# Interval Estimate of Population Mean with Unknown Variance

After we found a point estimate of the population mean, we would need a way to quantify its accuracy. Here, we discuss the case where the population variance is not assumed.

Let us denote the 100(1 α∕2) percentile of the Student t distribution with n1 degrees of freedom as tα∕2. For random samples of sufficiently large size, and with standard deviation s, the end points of the interval estimate at (1 α) confidence level is given as follows:

#### Problem

Without assuming the population standard deviation of the student height in survey, find the margin of error and interval estimate at 95% confidence level.

#### Solution

We first filter out missing values in survey\$Height with the na.omit function, and save it in height.response.

> library(MASS)                  # load the MASS package
> height.response = na.omit(survey\$Height)

Then we compute the sample standard deviation.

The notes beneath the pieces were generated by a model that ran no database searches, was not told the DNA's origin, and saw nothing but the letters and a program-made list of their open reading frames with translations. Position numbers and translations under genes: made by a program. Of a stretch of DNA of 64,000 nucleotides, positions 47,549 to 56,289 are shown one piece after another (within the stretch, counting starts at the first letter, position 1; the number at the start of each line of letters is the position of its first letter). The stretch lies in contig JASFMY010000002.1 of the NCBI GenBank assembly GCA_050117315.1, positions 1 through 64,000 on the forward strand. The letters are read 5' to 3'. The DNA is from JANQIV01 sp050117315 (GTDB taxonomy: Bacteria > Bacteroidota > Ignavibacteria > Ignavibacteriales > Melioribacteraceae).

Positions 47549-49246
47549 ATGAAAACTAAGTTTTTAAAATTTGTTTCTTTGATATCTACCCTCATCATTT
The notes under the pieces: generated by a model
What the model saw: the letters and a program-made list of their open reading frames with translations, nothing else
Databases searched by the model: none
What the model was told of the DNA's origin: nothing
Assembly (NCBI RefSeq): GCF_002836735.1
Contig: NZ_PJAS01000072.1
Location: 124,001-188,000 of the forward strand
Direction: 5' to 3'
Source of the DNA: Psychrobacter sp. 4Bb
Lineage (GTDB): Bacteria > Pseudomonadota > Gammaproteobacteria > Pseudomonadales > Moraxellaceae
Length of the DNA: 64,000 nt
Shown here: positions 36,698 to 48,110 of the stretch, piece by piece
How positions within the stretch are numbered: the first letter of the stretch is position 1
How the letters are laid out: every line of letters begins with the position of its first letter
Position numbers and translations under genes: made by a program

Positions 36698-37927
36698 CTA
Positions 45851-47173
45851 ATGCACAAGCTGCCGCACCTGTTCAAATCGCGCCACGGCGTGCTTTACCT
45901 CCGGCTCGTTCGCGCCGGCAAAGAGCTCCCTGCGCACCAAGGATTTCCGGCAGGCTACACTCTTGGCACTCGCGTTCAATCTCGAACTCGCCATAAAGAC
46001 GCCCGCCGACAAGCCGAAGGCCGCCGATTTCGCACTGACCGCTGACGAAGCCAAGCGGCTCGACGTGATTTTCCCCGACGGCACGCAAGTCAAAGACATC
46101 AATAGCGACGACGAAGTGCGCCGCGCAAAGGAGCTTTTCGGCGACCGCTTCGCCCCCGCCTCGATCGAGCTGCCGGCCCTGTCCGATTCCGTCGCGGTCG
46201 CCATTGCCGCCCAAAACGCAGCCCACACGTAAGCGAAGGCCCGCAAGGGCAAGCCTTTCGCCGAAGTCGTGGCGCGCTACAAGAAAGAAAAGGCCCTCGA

> n = length(height.response)
> s = sd(height.response)        # sample standard deviation
> SE = s/sqrt(n); SE             # standard error estimate
[1] 0.68117

Since there are two tails of the Student t distribution, the 95% confidence level would imply the 97.5th percentile of the Student t distribution at the upper tail. Therefore, tα∕2 is given by qt(.975, df=n-1). We multiply it with the standard error estimate SE and get the margin of error.

> E = qt(.975, df=n1)SE; E     # margin of error
[1] 1.3429

We then add it up with the sample mean, and find the confidence interval.

> xbar = mean(height.response)   # sample mean
> xbar + c(E, E)
[1] 171.04 173.72

Without assumption on the population standard deviation, the margin of error for the student height survey at 95% confidence level is 1.3429 centimeters. The confidence interval is between 171.04 and 173.72 centimeters.

#### Alternative Solution

Instead of using the textbook formula, we can apply the t.test function in the built-in stats package.

> t.test(height.response)

One Sample ttest

data:  height.response
t = 253.07, df = 208, pvalue < 2.2e16
alternative hypothesis: true mean is not equal to 0
95 percent confidence interval:
171.04 173.72
sample estimates:
mean of x
172.38